Getting Help from Your Neighbors

November 5, 2014

by Thi Dao - Also by this author

Photo courtesy of City of Gainesville
Photo courtesy of City of Gainesville

Public fleet managers can’t be very secretive. By law, people can get the information they want if they just ask, which leads to a fairly open industry willing to share its ideas and practices. Fleet managers will often share requests for proposal, policies and procedures, spec sheets, and other documents that are time-­consuming to write and easier to adjust. 

While sending over some documents is easy enough, public fleet managers are willing to go the extra mile by visiting each other’s facilities. A fleet manager looking for an opinion about his or her shop can ask a colleague nearby to tour it and see what can be improved.

A visitor can often see very clearly what could be changed about a shop that the host can’t quite see because it has become part of the way the shop functions. Larry Campbell, CPFP, fleet director for the City of Fort Wayne, Ind., often lends his expertise to nearby agencies that request it. Some of the common things he sees that fleets could improve upon are parts piled up around the parts room, making it difficult to keep accurate inventory; unclean shops; and facilities with not enough light.

The Fort Wayne fleet isn’t immune to an untidy facility, but Campbell makes it a point to plan for cleaning time if it gets bad, such as after a bad winter season. Sometimes, a fresh coat of paint on the wall can make a big difference for presentation and morale, he added.

Rick Longobart, fleet and facilities manager for the City of Santa Ana, Calif., has been on a number of site visits with his team. Some potential improvements that he sees at the facilities he has visited include: lack of work space, necessary fuel island improvements, lack of space in the parts room, improvements to the customer service drive-through area, and weak or a lack of policies and procedures.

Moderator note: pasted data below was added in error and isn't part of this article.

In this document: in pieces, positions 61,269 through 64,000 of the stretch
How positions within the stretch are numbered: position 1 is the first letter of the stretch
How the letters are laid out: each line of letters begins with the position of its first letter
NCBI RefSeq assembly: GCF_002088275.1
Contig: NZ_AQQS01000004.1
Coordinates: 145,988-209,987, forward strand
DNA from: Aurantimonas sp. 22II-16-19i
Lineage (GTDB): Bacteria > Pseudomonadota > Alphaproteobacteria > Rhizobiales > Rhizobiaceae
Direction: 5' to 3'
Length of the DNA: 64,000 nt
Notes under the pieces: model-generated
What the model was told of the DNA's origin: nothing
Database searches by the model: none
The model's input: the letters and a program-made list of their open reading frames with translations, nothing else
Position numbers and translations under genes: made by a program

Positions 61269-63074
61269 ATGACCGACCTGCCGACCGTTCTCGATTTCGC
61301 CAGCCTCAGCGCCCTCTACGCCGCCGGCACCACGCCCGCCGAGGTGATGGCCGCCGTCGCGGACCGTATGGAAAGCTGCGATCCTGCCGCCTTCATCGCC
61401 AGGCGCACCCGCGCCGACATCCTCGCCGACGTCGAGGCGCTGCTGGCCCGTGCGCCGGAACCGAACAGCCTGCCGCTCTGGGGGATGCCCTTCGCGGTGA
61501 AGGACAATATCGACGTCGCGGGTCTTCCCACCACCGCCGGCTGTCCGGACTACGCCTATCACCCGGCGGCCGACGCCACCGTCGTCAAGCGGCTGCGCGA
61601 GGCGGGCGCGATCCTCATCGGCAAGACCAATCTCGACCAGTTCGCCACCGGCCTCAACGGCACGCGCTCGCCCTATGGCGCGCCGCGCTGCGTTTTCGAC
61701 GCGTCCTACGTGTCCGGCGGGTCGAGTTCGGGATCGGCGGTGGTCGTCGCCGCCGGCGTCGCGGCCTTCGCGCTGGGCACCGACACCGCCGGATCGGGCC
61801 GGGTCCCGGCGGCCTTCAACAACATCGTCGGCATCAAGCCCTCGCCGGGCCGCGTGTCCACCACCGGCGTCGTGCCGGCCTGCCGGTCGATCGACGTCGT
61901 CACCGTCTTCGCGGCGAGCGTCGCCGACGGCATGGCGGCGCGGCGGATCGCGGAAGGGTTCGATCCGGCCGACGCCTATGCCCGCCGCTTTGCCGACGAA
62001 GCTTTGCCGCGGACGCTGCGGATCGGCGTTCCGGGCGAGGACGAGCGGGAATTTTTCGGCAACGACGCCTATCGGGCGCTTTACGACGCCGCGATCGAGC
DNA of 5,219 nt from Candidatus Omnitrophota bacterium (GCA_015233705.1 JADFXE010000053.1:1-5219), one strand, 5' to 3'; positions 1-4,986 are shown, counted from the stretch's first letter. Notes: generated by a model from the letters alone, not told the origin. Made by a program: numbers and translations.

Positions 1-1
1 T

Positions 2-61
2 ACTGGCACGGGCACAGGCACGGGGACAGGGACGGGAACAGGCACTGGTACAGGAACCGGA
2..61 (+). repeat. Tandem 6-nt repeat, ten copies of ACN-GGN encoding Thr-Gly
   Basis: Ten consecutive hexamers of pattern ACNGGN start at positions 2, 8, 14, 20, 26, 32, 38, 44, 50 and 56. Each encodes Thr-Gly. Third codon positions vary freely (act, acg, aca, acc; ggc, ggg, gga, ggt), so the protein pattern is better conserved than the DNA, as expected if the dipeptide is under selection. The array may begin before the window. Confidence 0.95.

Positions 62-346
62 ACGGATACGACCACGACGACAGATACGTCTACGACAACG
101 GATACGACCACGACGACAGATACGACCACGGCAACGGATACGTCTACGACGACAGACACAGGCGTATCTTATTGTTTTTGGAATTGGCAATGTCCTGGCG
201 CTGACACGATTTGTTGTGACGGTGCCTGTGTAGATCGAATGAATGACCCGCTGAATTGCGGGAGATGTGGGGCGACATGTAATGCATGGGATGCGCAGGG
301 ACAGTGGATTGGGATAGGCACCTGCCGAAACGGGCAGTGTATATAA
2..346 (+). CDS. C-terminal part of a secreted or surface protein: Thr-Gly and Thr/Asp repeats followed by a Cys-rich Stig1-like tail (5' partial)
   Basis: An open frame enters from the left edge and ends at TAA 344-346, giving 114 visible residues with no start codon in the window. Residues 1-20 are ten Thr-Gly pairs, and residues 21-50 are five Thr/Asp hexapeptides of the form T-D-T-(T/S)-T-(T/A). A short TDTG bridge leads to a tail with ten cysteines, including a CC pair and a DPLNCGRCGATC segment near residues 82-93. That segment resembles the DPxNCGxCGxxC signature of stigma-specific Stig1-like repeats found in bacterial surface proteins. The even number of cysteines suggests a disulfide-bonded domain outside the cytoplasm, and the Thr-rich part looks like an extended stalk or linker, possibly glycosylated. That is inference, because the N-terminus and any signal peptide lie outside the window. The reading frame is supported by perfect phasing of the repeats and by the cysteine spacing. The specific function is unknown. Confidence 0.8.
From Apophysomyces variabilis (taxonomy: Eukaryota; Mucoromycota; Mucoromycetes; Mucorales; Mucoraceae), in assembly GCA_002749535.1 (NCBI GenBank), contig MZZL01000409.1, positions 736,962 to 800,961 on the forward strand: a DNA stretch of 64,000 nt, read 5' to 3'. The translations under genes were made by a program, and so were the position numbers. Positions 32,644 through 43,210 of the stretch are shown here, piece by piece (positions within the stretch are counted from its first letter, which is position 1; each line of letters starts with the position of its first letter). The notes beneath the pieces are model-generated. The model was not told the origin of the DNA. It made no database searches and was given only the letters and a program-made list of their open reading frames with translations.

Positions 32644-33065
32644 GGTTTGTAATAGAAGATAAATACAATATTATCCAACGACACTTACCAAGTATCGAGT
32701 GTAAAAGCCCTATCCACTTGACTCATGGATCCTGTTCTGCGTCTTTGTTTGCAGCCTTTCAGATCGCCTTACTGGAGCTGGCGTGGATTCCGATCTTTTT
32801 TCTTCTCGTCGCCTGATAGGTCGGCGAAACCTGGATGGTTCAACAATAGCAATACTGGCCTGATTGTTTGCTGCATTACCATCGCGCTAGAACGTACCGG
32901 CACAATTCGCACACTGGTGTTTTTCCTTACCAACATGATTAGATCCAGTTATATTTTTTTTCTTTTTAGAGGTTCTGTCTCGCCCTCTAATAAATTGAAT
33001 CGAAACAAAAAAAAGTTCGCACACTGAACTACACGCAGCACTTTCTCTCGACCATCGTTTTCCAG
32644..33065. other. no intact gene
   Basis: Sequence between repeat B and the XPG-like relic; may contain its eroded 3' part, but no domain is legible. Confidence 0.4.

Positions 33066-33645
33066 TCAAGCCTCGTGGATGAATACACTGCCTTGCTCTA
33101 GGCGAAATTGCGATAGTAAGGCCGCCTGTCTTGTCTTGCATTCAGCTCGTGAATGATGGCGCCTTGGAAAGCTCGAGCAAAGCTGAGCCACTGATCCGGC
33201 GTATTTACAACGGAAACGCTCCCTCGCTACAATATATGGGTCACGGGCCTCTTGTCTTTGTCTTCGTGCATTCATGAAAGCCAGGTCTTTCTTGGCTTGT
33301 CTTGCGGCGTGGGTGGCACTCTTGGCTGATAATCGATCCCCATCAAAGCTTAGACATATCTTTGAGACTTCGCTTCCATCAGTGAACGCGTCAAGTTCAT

Some things (such as tidiness and policies) can be more easily changed, while others (such as lighting and space issues) may require more time and outside consultation. Either way, it’s good to know what you can improve so you can provide a better work environment for technicians and make changes to improve operation efficiency.

A Mutually Beneficial Arrangement

Fleet tours don’t just benefit the host facility. They can (and should) also benefit the visiting fleet team. The Santa Ana fleet normally sends between six and eight administrative team members per visit.

“The site visits were priceless for our team as it allows them to observe each operation, put our operation into perspective, and make improvements to our facility,” Longobart said.

Some of the things Santa Ana fleet staff has learned as a result of these visits are: the different ways agencies assign work orders, different facility layouts, best practices at various shops, new technologies, and how others conduct business, Longobart said.

While Campbell tours others’ facilities, he’ll have visitors at his shop as well. The Fort Wayne fleet operates in a 60-year-old building that has been upgraded to have many of the features of a modern facility, and Campbell will often point out to visitors features that make the shop compliant with OSHA (Occupational Safety and Health Administration) and ISO (International Organization for Standardization) standards as well as safety features.

I enjoy site visits because it allows me to see the environment fleet managers work in every day. During a tour, I’ll often find out about a technology, tool, or procedure I haven’t heard about before. I think that’s also why our facility site tours at the Government Fleet Expo & Conference (GFX) are also so popular — because who doesn’t want a peek inside another facility to see what others are working with and how they conduct their operation?

What are your experiences touring other shops? What do you notice and what have you taken back to your own facilities?


  1. 1. Steve Kibler [ November 24, 2014 @ 01:40PM ]

    Field trips are a valuable tool that generally yield a significant return on time investment you take to do them. Staff see how others do the same things they do and hopefully notices some diamonds in the rough process opportunities. We also find that staff morale takes an exponential jump after such a field trip.

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